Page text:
I would also like to hear from anyone who can add further details of whom
Thomas Tucker and Edward Fanning/Fannin were?
Hi everyone, These convict ancestors of mine arrived at Port Jackson:
William Steward arrived on the Fortune in 1813 - wife and children on the
Thomas Blades arrived on the Surrey in 1814 - wife and children on the
George Seymour arrived on the Asia in 1820
John Ireland arrived on the Guildford in 1823
Joseph Fawcett arrived on the John in 1837
Very happy to share information.
It seems he died on 3 Dec 1842, using a search engine, search for "John Benrose" convict 1837.
---- Lawrence smith <moongaze2010(a)gmail.com> wrote:
> I would like to find out more info about John Bemrose.Having been convicted
> of stealing a waistcoat he was transported to Australia in 1837, aboard the
> Lloyd. Which arrived at Port Jackson on the 17th July 1837.He was given a
> seven year sentence, I would like to know
> what happened to him whilst in Australia. John was mt great great
> regards LS
> To send a message to the Port Jackson Convicts List, send an email to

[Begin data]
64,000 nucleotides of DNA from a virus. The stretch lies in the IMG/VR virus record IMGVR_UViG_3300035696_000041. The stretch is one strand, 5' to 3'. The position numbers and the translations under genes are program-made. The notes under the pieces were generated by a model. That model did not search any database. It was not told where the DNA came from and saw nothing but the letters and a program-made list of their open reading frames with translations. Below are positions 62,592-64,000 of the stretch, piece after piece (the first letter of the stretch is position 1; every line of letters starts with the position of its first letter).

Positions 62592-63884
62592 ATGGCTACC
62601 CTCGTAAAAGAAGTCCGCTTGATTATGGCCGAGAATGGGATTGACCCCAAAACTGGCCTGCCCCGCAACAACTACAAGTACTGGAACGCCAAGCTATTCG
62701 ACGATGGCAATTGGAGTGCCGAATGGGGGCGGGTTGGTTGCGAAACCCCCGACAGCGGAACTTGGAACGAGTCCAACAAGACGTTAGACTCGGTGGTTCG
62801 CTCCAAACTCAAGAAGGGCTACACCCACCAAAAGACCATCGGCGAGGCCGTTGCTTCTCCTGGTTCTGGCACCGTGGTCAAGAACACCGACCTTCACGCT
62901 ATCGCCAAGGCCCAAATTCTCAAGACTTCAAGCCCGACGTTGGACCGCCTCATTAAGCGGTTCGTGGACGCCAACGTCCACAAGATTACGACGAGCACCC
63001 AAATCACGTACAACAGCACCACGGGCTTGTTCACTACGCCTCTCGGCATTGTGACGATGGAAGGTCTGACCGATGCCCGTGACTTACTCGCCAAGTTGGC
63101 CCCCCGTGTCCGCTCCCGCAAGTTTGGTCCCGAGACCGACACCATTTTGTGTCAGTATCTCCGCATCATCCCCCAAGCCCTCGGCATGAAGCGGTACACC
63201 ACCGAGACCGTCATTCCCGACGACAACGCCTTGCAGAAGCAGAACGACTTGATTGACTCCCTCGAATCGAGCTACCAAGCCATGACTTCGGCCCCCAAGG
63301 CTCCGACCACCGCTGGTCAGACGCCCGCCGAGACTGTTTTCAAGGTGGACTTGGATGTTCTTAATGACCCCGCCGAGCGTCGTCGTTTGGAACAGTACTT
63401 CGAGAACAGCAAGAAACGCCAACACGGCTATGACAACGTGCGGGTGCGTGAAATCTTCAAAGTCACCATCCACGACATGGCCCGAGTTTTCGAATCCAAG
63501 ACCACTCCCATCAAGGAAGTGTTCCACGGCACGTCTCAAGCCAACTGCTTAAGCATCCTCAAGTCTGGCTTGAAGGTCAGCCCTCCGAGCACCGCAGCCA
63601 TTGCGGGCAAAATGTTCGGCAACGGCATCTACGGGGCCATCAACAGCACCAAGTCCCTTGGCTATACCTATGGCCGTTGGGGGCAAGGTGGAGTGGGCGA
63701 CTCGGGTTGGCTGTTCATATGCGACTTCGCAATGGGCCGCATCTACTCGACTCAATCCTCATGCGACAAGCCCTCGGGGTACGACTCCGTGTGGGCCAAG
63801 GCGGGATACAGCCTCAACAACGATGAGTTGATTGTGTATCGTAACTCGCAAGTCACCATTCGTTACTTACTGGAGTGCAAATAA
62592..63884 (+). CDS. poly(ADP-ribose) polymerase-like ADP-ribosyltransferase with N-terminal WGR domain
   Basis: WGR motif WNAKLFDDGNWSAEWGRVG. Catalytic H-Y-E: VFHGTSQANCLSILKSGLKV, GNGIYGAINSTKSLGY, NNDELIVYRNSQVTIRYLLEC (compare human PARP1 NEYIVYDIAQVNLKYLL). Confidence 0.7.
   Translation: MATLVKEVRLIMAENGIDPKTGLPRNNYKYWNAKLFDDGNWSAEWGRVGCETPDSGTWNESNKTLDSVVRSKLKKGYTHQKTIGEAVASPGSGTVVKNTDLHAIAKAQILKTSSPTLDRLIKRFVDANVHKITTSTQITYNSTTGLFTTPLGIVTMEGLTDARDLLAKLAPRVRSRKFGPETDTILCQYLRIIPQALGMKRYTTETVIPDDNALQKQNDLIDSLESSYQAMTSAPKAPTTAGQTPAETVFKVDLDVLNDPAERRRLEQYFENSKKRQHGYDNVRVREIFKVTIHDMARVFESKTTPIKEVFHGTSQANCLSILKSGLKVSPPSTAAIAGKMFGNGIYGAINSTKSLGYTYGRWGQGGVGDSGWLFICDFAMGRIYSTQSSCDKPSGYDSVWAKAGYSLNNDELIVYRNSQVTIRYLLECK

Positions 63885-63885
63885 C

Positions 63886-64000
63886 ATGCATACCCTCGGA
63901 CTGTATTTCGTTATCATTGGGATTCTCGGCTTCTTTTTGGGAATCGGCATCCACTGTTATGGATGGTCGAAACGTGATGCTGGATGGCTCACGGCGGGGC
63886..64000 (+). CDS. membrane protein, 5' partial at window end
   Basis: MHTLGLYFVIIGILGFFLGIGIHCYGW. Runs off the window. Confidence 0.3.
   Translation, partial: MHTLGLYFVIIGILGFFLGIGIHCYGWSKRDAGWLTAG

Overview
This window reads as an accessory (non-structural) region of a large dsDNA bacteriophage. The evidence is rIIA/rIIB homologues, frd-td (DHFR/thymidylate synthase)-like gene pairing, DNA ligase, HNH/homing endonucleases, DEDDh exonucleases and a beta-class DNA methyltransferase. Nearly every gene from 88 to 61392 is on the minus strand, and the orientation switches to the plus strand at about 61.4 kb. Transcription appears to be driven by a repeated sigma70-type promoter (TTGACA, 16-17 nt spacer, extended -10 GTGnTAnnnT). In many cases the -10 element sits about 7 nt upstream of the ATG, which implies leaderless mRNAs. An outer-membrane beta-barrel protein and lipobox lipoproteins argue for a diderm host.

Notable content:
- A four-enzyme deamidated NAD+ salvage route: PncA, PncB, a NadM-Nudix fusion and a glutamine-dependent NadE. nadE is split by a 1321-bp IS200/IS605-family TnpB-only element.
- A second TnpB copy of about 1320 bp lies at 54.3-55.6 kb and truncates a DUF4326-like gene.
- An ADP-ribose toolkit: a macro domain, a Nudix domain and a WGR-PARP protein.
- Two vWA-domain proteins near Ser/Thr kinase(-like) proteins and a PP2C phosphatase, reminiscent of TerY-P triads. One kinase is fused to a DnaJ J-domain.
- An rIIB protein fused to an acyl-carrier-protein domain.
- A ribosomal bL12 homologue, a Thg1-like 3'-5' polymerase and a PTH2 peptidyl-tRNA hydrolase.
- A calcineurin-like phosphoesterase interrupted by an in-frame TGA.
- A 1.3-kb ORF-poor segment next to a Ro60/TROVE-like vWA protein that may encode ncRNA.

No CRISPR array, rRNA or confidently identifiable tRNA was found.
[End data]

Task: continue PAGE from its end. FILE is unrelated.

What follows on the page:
> To unsubscribe from the list, please send an email to AUS-PT-JACKSON-CONVICTS-request(a)rootsweb.com with the word 'unsubscribe' without the quotes in the subject and the body of the message
I would like to find out more info about John Bemrose.Having been convicted
of stealing a waistcoat he was transported to Australia in 1837, aboard the
Lloyd. Which arrived at Port Jackson on the 17th July 1837.He was given a
seven year sentence, I would like to know
what happened to him whilst in Australia. John was mt great great
Good afternoon Ron, and to Warren too,
When you say the Marjorams "roamed around Suffolk" like gypsies, I find
that an interesting remark, and I have heard it before on numerous
occasions, but the family of the convicts, father Robert and son
William, who ended up coming here, had been living in Ufford/ Bredfield
for several generations, from looking at old birth and death records.
Going back in time though, most ag.labs. would have "roamed around"
looking for work wherever they could get it, a bit like Gypsies, unless
they were "indentured" to the landowner. There is a tale that says
people with the names of "herbs" are Gypsies.
A few weeks ago, I went through some very old notes trying to tie other
Marjoram families into my line, over a number of generations, all near
I think I learned on one of my trips to Bredfield that the village
"Pettistree" is named after "St. Peter's tree" - maybe some beautiful
oak or such like in the grounds of a St. Peter's Church. Here are
snippets of info I have accumulated. The earliest record I have is of
Robert Marjoram who died in 1719 in Pettistree and his wife Ann who died
in Pettistree in April 1711. These are their children all bapt.